Housing approaches the fiscal cliff

by Dan Krell
DanKrell.com
© 2012

Fiscal cliffMoving forward after the election, there are a number of events and possible legislation that could impact the real estate industry. The most imminent is the “fiscal cliff.”

The “fiscal cliff” is the term that describes the expected economic outcome of the automatic budget cuts (sequestration). Sequestration was part of a budget deal that was passed as the bipartisan Budget Control Act of 2011. Even though it is described as an economy falling off a cliff, some say it is more apt to an economy hitting a brick wall; because the sequestration will make it very difficult for the economy to expand. Others are not as pessimistic about the fiscal cliff; some describe the “cliff” as a gentle slope that may present some impediments to the economy that are not insurmountable.

Regardless of the description, there is a consensus that there will be some economic obstacles. There is an economic truth that the housing market benefits from a thriving economy, as well as suffering when the economy slows.

The Congressional Budget Office has provided warnings that a “fiscal cliff” could cause a recession in 2013 and possibly increase unemployment significantly. As we already know, a recession combined with increases in unemployment will not be good for the housing market. In a Florida Realtors® 2010 study conducted to determine causes of foreclosure in Florida, determined that there is a correlation between unemployment and foreclosure – citing a combination of increased cost of living, unemployment or decreased pay, and other factors.

To address budget deficits and avoid a fiscal cliff, various committees have convened and provided recommendations proposal for improve the budgetary process that included a number of recommendations to lower the budget deficit. One common thread in addressing budget deficits is to either eliminate or further restrict the mortgage interest deduction.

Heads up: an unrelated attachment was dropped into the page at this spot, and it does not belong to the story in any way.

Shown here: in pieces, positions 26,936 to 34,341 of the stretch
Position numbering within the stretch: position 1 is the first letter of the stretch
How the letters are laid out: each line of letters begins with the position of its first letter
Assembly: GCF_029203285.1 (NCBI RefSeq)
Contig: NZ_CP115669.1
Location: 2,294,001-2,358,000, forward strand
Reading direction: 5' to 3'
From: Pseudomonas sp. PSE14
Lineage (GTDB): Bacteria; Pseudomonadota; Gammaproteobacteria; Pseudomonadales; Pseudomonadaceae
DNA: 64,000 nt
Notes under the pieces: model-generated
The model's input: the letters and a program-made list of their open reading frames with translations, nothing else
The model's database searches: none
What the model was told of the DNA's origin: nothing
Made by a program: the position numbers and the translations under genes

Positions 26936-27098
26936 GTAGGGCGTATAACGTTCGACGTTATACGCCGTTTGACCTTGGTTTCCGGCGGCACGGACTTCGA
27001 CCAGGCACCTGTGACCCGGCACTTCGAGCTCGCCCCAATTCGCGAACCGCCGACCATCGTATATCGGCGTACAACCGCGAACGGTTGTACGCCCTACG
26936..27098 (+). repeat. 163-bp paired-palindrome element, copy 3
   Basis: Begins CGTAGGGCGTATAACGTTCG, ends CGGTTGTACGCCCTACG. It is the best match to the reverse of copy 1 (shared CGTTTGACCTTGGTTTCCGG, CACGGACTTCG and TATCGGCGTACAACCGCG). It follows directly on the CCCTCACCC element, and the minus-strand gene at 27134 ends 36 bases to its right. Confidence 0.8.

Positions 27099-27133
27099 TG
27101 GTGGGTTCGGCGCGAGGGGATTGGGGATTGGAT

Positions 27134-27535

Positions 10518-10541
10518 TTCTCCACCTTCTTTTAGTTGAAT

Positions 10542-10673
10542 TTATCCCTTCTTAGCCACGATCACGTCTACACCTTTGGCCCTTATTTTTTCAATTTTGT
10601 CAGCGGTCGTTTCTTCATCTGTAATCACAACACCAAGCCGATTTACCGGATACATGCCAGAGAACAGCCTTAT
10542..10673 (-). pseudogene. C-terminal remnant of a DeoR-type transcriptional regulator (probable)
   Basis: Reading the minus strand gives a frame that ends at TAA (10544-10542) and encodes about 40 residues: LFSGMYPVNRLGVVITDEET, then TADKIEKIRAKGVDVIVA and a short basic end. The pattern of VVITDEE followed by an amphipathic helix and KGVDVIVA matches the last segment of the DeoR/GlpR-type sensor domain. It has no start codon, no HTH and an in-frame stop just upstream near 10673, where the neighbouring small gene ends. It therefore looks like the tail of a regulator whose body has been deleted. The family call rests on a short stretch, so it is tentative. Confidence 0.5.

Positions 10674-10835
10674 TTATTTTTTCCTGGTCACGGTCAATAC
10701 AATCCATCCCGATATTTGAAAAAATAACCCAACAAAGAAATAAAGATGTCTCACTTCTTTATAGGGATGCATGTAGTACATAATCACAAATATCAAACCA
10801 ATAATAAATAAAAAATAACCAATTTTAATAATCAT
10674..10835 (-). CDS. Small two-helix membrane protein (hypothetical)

The origination of the mortgage interest deduction is not as extraordinary as you’d expect; however the fact that it has remained through tax reforms during the Reagan administration has been described as rather “remarkable.”

Fiscal cliffThe mortgage interest deduction is often described as a subsidy for the housing industry to encourage participation in market (similar to the first time homebuyer tax credits offered several years ago). Much like social security, it is a political hot potato that elected officials are hesitant to address. Some have argued for many years that the mortgage interest deduction should be eliminated since because they assert the subsidy artificially inflates home prices.

However, a National Association of Realtors® (NAR) December 1, 2010 press release, stated “The tax deductibility of interest paid on mortgages is a powerful incentive for home ownership and has been one of the simplest provisions in the federal tax code for more than 80 years…” The release cited a survey that indicated that the deduction was extremely important or very important to three-fourths of the 3,000 homeowners and renters surveyed (Realtor.org).

Several years ago, the Congressional Budget Office recommended the elimination of the mortgage interest deduction. Additionally, the bipartisan National Commission on Fiscal Responsibility and Reform (more commonly known as the Simpson Bowles Commission) provided recommendations to reducing the mortgage interest deduction benefit from the current $1,000,000 limit to a cap of $500,000.

A resolution to the fiscal cliff may be reached before year’s end; the housing recovery depends on it.

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This article is not intended to provide nor should it be relied upon for legal and financial advice. This article was originally published in the Montgomery County Sentinel the week of November 12, 2012. Using this article without permission is a violation of copyright laws. Copyright © 2012 Dan Krell.
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